Christians are called to aid those less fortunate. I think that we often mistakenly take this calling as merely material. Rather than thinking about helping those who are “poor in spirit,” we limit our focus to those who are poor in a pecuniary sense. Rather than offering hope and comfort and forgiveness and love for the deepest needs, we think only of offering alms.
Despite this criticism, I think there is value in helping others in a material way. The question is how?
We are all familiar with the dangers of dependency associated with various forms of charity. So then, how can we engage in Christian charity without fear of making things worse than when we started? How can we know what charitable acts will not have unintended consequences? How can we truly improve the material lot of the less fortunate?
First, we should see charity, as all virtues, not as a matter of public policy but a matter of individual behavior and personal, not collective, duty. (This article by Baldy Harper is an excellent and clear reminder of how we should go about genuine charity.) However, if we are going to enter the realm of public policy with our charitable efforts, we need to think clearly about what we intend to do and what is likely to happen. I propose that, in regards to helping the poor through policy, the crucial point is this: “First, do no harm.”
There exist today innumerable government policies that do manifest harm to the poor. If we seek to improve their situation, it is incumbent on us to study at least basic economics so we can see how minimum wage laws, business regulations, tariffs and subsidies hurt the poor. The undoing of bad policy, not the making of new policy, should be priority number one. New social welfare programs, redistribution schemes and other “progressive” reforms are not helpful to the poor, and in the very least should not even be considered until the policies known to be harmful are removed.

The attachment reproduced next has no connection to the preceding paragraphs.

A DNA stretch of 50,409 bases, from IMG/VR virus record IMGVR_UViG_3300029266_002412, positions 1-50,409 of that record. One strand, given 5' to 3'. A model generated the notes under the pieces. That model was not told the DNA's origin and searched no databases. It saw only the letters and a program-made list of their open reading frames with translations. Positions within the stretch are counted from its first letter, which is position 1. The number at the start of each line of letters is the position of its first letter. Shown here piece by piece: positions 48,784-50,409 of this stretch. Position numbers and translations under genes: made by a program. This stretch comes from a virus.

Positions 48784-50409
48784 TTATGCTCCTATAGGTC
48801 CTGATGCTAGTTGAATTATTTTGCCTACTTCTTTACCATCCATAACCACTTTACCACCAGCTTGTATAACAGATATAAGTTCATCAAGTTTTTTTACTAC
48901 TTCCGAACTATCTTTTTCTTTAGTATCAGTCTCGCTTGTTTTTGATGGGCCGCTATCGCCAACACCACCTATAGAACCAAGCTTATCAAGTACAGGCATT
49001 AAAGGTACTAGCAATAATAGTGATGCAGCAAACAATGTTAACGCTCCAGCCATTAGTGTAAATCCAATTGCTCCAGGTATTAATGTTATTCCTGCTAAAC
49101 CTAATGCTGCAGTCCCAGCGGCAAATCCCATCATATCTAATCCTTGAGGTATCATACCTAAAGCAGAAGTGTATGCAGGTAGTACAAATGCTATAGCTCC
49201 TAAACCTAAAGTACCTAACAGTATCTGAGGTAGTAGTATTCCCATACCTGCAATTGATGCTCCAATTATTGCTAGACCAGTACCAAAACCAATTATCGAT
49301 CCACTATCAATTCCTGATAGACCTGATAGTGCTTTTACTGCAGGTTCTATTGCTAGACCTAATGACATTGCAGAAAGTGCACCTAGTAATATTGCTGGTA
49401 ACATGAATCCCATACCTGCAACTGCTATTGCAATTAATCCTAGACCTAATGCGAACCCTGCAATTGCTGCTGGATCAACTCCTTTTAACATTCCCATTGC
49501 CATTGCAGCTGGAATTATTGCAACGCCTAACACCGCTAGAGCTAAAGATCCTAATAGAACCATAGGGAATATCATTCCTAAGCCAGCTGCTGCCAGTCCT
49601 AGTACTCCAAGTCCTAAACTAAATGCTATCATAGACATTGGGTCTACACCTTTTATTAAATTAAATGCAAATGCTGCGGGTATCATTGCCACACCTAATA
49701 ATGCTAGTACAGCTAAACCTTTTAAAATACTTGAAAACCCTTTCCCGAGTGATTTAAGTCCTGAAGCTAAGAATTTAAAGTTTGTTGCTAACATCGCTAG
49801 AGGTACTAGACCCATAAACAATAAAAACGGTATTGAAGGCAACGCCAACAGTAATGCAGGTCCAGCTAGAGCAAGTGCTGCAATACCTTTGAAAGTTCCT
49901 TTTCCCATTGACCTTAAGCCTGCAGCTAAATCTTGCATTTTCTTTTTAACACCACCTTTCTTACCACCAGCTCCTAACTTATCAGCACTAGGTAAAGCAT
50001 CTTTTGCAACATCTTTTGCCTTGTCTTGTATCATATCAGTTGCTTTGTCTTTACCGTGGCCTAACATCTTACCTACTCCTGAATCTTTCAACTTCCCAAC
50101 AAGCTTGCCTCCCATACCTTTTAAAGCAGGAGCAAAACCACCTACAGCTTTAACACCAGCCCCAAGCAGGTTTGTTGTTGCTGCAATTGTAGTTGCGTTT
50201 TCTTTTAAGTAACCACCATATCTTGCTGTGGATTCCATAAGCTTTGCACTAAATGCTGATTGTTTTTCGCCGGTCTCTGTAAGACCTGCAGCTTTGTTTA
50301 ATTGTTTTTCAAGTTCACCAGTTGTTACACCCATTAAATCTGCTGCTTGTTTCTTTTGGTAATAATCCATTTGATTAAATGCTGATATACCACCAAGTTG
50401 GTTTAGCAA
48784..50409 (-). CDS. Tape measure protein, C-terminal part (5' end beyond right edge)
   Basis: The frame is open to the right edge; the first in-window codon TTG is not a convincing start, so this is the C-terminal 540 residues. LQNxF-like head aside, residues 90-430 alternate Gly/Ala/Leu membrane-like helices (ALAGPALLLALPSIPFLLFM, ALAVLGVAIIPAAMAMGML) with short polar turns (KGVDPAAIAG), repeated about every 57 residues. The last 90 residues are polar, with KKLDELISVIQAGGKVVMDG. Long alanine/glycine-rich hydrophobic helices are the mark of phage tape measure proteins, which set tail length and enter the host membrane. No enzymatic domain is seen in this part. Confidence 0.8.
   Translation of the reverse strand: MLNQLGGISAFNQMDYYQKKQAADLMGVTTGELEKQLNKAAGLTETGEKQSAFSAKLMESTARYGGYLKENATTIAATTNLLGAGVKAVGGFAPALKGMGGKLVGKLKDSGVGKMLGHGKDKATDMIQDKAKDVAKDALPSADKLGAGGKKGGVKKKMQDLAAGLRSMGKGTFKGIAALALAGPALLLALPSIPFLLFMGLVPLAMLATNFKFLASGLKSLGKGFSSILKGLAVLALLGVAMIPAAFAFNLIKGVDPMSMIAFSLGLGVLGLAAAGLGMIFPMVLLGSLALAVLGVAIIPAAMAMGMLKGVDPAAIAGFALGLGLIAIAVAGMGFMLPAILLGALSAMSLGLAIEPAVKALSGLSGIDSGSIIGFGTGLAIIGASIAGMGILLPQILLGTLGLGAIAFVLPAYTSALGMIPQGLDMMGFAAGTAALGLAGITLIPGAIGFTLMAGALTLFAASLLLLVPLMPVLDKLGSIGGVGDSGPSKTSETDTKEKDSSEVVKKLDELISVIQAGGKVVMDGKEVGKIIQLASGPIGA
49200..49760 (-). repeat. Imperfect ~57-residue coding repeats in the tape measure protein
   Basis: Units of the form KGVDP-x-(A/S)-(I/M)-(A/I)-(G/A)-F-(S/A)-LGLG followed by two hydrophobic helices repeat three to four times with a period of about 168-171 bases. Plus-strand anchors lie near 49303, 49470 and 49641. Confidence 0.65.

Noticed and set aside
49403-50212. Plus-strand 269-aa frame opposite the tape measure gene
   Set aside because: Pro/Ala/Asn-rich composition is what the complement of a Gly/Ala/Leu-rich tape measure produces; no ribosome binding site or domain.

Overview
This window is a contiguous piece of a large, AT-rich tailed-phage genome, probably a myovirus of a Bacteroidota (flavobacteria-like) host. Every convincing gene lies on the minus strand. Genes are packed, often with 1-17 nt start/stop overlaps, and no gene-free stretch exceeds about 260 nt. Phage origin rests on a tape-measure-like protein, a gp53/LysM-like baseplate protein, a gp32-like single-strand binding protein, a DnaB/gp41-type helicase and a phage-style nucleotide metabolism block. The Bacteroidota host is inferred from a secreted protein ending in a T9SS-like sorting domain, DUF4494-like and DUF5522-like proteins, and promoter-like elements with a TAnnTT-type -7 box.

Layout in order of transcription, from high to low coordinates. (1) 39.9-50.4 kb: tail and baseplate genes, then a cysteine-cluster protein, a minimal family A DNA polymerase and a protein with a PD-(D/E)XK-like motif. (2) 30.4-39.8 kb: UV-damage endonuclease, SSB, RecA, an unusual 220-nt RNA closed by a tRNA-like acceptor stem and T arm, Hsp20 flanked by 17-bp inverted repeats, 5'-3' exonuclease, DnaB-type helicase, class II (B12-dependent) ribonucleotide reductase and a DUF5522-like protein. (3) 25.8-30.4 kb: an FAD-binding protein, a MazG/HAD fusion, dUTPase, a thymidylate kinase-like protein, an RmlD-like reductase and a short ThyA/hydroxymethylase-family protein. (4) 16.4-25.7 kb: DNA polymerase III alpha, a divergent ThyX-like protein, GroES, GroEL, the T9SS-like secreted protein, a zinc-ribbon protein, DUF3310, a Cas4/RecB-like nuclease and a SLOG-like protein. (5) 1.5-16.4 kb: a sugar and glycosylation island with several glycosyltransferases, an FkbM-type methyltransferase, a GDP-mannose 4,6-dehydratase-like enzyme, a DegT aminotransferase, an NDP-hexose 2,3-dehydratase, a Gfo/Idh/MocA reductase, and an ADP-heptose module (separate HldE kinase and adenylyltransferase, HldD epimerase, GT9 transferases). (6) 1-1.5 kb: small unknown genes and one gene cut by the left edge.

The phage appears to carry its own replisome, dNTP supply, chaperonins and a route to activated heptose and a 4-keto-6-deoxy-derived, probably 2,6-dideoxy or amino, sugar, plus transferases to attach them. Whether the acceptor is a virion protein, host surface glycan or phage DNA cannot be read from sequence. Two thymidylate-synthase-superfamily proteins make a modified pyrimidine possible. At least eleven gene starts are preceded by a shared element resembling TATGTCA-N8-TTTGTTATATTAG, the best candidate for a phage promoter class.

I believe U.S. immigration restrictions are some of most harmful policies to the poor today* – at least in terms of U.S. policies. If Christians in America want to talk seriously about materially helping the poor, they should focus their attention on removing barriers to immigration before they pack up and head out on short-term humanitarian missions. I find it shocking how many Christians, even those actively engaged in efforts to help the poor, still support policies that make it a crime for the poor to peacefully seek a better life for their families. I am dumbfounded by Christians who help to rebuild poor communities after disasters, or who seek to build relationships with the poor and at the same time advocate building a physical wall at the border barring the poor from the same opportunity we have.
The common refrain, “I’m not opposed to legal immigration, just illegal immigration,” is devoid of meaning for any thinking Christian. If the laws of man are not in and of themselves moral as are the laws of God, than making an act illegal is not sufficient to make it wrong. If moving your family to a place that improves your situation is wrong, who of us is right?
Christians who support some immigrants – skilled workers, engineers, individuals from some countries and not others – might heed a poignant reminder from James:
“For if a man comes into your assembly with a gold ring and dressed in fine clothes, and there also comes in a poor man in dirty clothes, and you pay special attention to the one who is wearing the fine clothes, and say, “You sit here in a good place,” and you say to the poor man, “You stand over there, or sit down by my footstool,” have you not made distinctions among yourselves, and become judges with evil motives?”’ James 2:2-4 (NASB)
Saying to the poor, “You stand in this line and fill out this paperwork” while we say to the “skilled” workers, “come right in!” seems to defy the notion of not being “respecters of men”.
As I mentioned previously, I firmly believe that what Christians have to offer is so much more than physical comfort. I think our duties are to help the oppressed, wearies, burdened, lonely, depressed and desperate in the deepest, spiritual sense. However, if we claim to care about the material well-being of the poor, and if we seek to improve their lot not just with private efforts but by public policy, I do not see how any new policy can be recommended while the massive harm of immigration restrictions looms overhead.
*Tariffs, subsidies, trade restrictions, foreign aid and foreign military intervention are also incredibly harmful to the poor. Protecting rich (by world standards) U.S. farmers by cutting the poor out of the market is economically and morally backward.